It was on July 3, 1908 — exactly one hundred years ago — that an Italian archaeologist, excavating a Minoan site in southern Crete called Phaestos, discovered in its ruins a clay disc bearing unknown symbols on both sides.
The discovered object, a disc about 4.5 inches in diameter, has since come to be known as The Phaestos Disc; and for a century now has baffled all who tried to unravel its mystery: For there has been found no other object like it, no writing as its pictographs, no inkling regarding its language, or to what people it owes its existence. Yet there it is, for anyone interested to see, in Crete’s Iraklion Museum.
On one of my Earth Chronicles Expeditions tours, we went to Crete. A must see are the ruins of Knossos, the Minoan capital excavated by Sir Arthur Evans. We also went to the Museum to see the disc; and I told the guide: I want to visit Phaestos. No one goes there, she said; there is nothing there to see, she said — just ruins of some buildings. But I insisted: There’s something on the disc that intrigues me!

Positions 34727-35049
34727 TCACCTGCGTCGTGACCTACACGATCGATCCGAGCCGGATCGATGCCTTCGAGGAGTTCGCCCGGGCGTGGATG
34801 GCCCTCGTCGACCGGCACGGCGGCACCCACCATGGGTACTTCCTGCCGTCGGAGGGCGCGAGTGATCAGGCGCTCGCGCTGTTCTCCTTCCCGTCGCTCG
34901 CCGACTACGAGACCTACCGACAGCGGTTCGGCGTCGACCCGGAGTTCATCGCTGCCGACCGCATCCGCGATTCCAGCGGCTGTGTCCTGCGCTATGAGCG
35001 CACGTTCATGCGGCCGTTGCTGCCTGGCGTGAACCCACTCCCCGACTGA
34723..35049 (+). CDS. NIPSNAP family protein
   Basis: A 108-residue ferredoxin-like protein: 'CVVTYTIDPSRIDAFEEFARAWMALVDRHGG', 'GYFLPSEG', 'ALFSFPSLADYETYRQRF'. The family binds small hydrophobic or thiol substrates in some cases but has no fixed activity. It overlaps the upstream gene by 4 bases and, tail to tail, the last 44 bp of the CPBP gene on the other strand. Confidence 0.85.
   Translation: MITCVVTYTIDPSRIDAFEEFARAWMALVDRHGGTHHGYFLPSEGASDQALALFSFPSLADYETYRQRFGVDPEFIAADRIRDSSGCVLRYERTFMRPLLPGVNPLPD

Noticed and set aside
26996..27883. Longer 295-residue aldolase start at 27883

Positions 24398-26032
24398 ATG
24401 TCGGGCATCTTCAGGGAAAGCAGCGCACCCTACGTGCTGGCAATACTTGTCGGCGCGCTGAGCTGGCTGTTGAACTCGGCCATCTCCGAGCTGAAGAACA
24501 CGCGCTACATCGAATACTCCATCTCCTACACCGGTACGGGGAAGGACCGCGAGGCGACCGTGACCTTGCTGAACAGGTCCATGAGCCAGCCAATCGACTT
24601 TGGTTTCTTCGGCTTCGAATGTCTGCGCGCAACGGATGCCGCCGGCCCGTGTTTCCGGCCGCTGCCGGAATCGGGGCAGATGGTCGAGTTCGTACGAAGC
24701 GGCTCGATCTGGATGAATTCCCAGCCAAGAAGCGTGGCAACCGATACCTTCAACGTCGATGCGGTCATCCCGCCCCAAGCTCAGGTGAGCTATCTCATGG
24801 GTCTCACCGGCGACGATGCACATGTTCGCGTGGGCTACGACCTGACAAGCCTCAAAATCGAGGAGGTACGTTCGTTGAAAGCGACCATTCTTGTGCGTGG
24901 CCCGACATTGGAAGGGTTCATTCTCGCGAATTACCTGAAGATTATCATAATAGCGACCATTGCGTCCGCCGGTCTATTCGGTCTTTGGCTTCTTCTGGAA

We intended to spend a quick one hour there; we ended up being there the whole day. It was a day of thrilling discoveries. These were not just “some buildings.” We found merchants’ stalls, each identified with stone blocks inscribed with product symbols. We found evidence that the place was a copper processing facility, that it had a connecting slideway to the seashore below. This was a commercial and industrial center, next to sea lanes!
What was it about the disc that made me want to come here? Our guide asked. Contrary to accepted wisdom that the disc’s pictographs are unique, I said, I have seen some of them before: Ships and men with a plumed headdress – in Egypt and in Mayan Chichen Itza in Mexico!
You can read more about my guess that they were the mysterious “People of the Sea” and might have reached the Mediterranean from the Americas, in my book The Earth Chronicles Expeditions. It’s an appropriate centennial anniversary thriller.
© Z.Sitchin 2008
© Z. Sitchin
Reprinted with permission.